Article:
The Changing Face of Venture Capital


[This post also appears on OVP’s blog—Eds.] The University of Washington’s Computer Science and Engineering (CSE) department’s Affiliates day is one of the most fun and rewarding days of the year for me as venture investor and geek. It involves a showcase of projects and research areas by professors and students and is a festival of creativity, new ideas, and engaged smart people. It is a day my colleagues and I look forward to every year.

Last Thursday’s meeting ended with a panel on “The Changing Face of Venture Capital” moderated by UW’s Ed Lazowska, who prompted us with a series of provocative questions. On the panel with me were Greg Gottesman of Madrona Venture Group, Ron Howell of WRF Capital, Bill McAleer of Voyager Capital, and Cam Myhrvold of Ignition Partners.

One of the first topics was the impact of the recession on startups and venture capital. Most VCs expressed the opinion that money was harder to find but that if you could get funded, it was a great time to start a company because skilled people were available, cloud computing providers such as Amazon have made it possible to do with less capital, and there were fewer competitors being funded. There was recognition that it has to be done with less, given the exit markets. But if anything, Greg Gottesman said Madrona is sticking to its model and not changing given a one-year blip.

Cam Myhrvold made the point that there were a lot of entrepreneurs using Amazon Web Services and open source to quickly bootstrap companies with much less capital than prior years. My comment was that if you play at the application layer using open source and AWS, you better think hard about marketing and customer knowledge since there are few technical barriers to entry.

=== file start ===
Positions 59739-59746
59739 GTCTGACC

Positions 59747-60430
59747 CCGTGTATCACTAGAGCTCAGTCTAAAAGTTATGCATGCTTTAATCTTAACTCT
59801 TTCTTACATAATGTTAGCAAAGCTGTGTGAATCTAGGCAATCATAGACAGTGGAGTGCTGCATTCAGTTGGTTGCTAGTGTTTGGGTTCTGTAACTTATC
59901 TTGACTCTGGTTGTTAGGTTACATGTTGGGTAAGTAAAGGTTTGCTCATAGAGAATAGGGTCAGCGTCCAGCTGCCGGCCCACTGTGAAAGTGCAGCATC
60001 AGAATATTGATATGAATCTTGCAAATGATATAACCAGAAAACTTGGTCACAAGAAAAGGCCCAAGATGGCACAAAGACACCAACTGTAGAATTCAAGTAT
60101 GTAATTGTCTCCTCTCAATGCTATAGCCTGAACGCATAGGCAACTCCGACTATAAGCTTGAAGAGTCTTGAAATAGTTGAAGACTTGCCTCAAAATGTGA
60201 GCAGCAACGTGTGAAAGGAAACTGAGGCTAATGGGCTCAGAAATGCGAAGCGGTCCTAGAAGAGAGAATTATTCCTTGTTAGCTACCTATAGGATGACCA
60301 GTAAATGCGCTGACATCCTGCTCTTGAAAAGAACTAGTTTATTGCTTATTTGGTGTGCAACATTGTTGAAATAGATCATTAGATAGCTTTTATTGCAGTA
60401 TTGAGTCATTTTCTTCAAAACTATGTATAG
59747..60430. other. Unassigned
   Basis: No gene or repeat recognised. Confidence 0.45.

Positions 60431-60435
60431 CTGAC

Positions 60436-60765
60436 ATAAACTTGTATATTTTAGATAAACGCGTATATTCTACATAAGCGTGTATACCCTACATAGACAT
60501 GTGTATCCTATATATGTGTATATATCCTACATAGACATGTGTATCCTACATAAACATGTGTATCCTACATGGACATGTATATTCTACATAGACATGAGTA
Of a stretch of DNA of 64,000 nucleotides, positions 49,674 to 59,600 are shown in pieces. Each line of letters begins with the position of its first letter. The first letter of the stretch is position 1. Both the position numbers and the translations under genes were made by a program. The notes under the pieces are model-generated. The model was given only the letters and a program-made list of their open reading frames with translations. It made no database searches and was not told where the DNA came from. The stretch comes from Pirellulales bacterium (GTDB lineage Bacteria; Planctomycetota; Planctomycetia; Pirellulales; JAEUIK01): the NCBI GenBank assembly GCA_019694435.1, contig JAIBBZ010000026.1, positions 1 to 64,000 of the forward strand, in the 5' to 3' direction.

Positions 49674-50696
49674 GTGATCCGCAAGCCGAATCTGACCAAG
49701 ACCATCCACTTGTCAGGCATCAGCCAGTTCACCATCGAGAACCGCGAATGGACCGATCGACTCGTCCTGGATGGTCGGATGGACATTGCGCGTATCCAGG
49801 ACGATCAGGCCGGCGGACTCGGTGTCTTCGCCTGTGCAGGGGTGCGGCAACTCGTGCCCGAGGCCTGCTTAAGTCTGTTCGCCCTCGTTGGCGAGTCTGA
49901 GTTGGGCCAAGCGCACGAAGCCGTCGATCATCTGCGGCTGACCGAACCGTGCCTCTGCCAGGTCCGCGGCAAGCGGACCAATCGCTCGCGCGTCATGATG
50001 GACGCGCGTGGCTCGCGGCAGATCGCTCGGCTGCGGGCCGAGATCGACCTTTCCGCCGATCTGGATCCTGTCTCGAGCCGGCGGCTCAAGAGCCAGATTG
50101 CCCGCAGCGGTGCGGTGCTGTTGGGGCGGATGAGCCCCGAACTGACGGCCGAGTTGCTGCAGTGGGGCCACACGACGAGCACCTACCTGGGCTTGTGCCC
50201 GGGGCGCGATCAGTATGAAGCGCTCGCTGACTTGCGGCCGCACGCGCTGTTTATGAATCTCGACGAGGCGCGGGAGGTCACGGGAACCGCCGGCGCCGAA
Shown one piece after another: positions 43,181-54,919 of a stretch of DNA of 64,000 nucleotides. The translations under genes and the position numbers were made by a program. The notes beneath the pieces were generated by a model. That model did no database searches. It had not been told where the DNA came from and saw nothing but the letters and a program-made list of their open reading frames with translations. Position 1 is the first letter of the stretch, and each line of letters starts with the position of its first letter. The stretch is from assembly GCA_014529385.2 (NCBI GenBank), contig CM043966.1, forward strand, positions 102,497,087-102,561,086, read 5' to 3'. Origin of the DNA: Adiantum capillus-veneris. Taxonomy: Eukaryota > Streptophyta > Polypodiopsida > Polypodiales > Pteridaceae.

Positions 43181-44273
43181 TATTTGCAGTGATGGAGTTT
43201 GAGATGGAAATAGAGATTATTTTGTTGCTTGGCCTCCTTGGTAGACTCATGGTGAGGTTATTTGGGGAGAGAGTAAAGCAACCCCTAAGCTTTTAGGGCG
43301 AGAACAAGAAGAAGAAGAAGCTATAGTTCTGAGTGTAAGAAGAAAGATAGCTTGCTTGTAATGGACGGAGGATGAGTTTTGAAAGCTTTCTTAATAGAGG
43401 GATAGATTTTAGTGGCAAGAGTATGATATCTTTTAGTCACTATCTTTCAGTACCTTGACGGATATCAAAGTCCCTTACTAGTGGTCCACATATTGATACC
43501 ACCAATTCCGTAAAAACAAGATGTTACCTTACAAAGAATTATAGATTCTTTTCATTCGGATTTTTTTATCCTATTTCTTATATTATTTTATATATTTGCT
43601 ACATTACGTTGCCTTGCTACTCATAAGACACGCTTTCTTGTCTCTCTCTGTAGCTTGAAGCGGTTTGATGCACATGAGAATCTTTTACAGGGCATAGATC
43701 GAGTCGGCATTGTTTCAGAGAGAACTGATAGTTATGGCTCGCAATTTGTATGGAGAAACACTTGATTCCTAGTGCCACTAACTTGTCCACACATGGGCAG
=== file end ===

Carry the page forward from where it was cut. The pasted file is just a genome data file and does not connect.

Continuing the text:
One topic that was raised was why should entrepreneurs go for VCs over angels, money aside. I disagreed that money could be ignored and said that the quality of money was critical in these times. The recession has meant that almost all companies have needed more cash and, given that outside funding is tough, insiders had to step up. Many investors have not stepped up, which has made all VCs more conscious of the quality of their co-investors.

Ed asked what areas were particularly attractive for Seattle, and we got a consistent set of answers. Digital media, gaming, software, and the emerging areas of IT applied to green tech and IT applied to biology are core areas of interest. Each firm had its own areas of interest—for instance, Bill McAleer liked mobile apps and the application of social networks to the enterprise as one of his areas. Bill related a story from a recent trip to NYC where the cab driver was touting his favorite iPhone app—a map of all the public bathrooms. When asked about really innovative new ideas, Greg Gottesman mentioned 3-D printers and how his son was willing to empty his bank account to get one.

At OVP, we like the investment thesis that green tech and biology are becoming more compute-intensive, and that companies that can bring a view of IT applied to these areas are particularly attractive.

My conclusion from the evening is that Seattle is a great place for innovation and has a set of dedicated VCs who want to see a vibrant, risk-taking community. Each firm had its own areas of focus, some overlapping, but all were focused on creating great companies and skilled entrepreneurs here in Seattle. I left feeling that we were lucky to have UW CSE, a great research department generating innovative ideas, and a VC community very committed to fostering growth.

Mark Ashida is a managing director at Kirkland, WA-based OVP Venture Partners. He focuses on investments in infrastructure, software as a service, networking, and enterprise software. Follow @

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